It was the go to book for the trade/builders back in the day .


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 Post subject: Re:
PostPosted: Wed Oct 21, 2020 8:58 pm 
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Excellent link: loads of fascinating details (a few pages in and I’m already adopting a Mr Cholmondley-Warner reading voice).


Last edited by doctor-bond on Thu Oct 22, 2020 7:46 am, edited 1 time in total.

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 Post subject: Re: Re:
PostPosted: Thu Oct 22, 2020 12:05 am 
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Location: It's not easy being a dolphin.
torqueless wrote:
I can't tell whether you're being self-deprecating or whether I've been rumbled..
Yeah what the hell.. if people are happy to have a bike that looks and performs best on a slight downhill gradient, who am I to argue? What's so bad about that? Let's face it, once you are old enough to remember forty years ago it's all slightly downhill anyway.. and that's if you're lucky. I couldn't build the thing.. where do I get off nit-picking over a few millimetres? I don't know what came over me... I apologise.. :facepalm: :)


Well, I assume this was directed at me, but no, not self deprecating or wanting to rumble anyone.

Just interested in bikes, and the processes involved. Can't see any reason for an apology; it's just a discussion
about a bike. Personally I think all bikes should have proper cantilever studs, clearance for proper tyres at least 35c, and front forks should have the freedom to put the cantilever studs anywhere where you like for wanted mechanical advantage aka the Pace RC31 for example. 8)

My USA Masi, while retro and classy looking is just and only that. Made in Taiwan, fairly well put together, but thoroughbred it is not, and I never expected it to be. I think Raleigh did an admirable job with the 40th Anniversary Replica bike considering the shit storm we are dealing with in 2020. Is it a super bike though - no. Is there better value elsewhere - yes. Will it be a future classic - can't say.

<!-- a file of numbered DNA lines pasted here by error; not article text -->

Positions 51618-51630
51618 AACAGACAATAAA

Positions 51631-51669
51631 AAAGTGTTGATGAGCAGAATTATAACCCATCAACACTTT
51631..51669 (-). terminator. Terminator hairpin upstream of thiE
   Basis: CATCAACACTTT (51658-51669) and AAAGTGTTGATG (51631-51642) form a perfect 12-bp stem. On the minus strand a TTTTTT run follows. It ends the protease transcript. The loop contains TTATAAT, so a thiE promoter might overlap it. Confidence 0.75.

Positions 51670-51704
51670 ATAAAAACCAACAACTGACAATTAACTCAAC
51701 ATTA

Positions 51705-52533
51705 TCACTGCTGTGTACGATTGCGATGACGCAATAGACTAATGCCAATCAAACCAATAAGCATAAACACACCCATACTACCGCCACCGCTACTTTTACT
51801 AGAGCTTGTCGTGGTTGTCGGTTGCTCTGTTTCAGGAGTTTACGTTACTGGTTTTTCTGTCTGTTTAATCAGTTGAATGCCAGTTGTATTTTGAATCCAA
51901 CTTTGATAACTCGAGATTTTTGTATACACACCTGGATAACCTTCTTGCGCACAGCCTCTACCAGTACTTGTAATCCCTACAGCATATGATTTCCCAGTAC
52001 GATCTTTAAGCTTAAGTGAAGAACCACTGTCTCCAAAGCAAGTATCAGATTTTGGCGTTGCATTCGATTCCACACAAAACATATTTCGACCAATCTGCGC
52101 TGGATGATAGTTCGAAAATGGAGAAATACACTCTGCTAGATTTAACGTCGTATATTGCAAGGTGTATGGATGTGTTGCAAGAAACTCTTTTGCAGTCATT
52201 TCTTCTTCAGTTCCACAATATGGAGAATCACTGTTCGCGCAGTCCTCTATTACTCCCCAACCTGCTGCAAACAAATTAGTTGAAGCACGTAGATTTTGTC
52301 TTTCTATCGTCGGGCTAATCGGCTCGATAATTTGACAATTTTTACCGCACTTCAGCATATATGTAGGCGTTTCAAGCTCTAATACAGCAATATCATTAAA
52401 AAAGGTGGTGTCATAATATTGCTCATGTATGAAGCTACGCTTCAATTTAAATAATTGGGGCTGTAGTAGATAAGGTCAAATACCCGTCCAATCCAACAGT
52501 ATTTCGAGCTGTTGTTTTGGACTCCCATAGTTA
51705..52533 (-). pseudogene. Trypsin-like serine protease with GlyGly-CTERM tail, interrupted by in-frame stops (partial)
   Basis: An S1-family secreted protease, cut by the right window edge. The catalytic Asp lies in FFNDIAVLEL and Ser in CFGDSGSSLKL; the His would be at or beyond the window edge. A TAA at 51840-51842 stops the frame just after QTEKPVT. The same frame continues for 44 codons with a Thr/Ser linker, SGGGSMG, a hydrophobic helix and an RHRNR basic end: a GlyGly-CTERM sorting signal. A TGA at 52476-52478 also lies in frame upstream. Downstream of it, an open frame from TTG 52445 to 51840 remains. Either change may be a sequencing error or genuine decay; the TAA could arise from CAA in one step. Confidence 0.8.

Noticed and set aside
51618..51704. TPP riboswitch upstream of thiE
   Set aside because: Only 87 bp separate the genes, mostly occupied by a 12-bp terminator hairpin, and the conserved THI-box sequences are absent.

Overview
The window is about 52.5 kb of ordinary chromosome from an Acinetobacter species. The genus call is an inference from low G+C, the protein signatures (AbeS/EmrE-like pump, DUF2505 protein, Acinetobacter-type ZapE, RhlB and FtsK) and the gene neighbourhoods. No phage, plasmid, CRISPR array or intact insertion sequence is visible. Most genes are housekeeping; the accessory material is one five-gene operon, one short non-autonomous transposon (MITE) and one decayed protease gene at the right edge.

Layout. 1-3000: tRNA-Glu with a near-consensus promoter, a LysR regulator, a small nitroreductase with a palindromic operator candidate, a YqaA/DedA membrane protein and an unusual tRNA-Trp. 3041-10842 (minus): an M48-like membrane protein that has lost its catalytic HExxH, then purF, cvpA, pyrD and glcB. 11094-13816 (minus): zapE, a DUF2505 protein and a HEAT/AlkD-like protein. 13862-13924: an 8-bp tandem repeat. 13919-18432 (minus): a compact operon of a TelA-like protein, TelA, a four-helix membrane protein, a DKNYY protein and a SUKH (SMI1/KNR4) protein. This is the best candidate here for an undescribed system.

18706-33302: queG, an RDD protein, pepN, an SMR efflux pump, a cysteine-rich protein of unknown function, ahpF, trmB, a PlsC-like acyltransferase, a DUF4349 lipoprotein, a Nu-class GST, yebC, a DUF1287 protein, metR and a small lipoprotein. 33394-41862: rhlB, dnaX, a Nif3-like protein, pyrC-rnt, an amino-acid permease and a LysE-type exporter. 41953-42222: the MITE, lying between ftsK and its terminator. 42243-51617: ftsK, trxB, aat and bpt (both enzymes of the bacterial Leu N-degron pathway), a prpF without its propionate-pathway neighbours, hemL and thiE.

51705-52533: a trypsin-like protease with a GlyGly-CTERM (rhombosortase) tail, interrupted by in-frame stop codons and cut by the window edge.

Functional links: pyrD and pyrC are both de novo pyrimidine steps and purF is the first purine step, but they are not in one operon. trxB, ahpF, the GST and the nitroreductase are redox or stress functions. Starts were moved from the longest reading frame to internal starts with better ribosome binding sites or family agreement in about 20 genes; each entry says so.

https://www.youtube.com/watch?v=RnJk6bkjgko ..... always a nice watch and gives a warm feeling.


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 Post subject: Re: Re:
PostPosted: Thu Oct 22, 2020 12:58 am 
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Location: It's not easy being a dolphin.
bagpuss wrote:
I had a copy of this some years ago .
https://www.vintagevelo.co.uk/wp-conten ... icycle.pdf

It was the go to book for the trade/builders back in the day .


Thanks. Bed time reading ahead.... :)


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 Post subject: Re:
PostPosted: Thu Oct 22, 2020 10:18 am 
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Woz the first sentence in my post was directed at the last sentence in yours. My apology was directed at anyone who derives no entertainment from my obsessing over brake drop anomalies. It seems that every time I ask for a rationale, I get a diagram that suggests some sort of fork rake-related inevitability to the bigger front brake drop. I know this to be untrue, and as you say, it is a no-brainer to put the rear brake bridge in a position that matches the front. The question is: Why wouldn't you?
I've been through Bagpuss's link without finding an answer. I doubt I'd find an answer in Paterek either.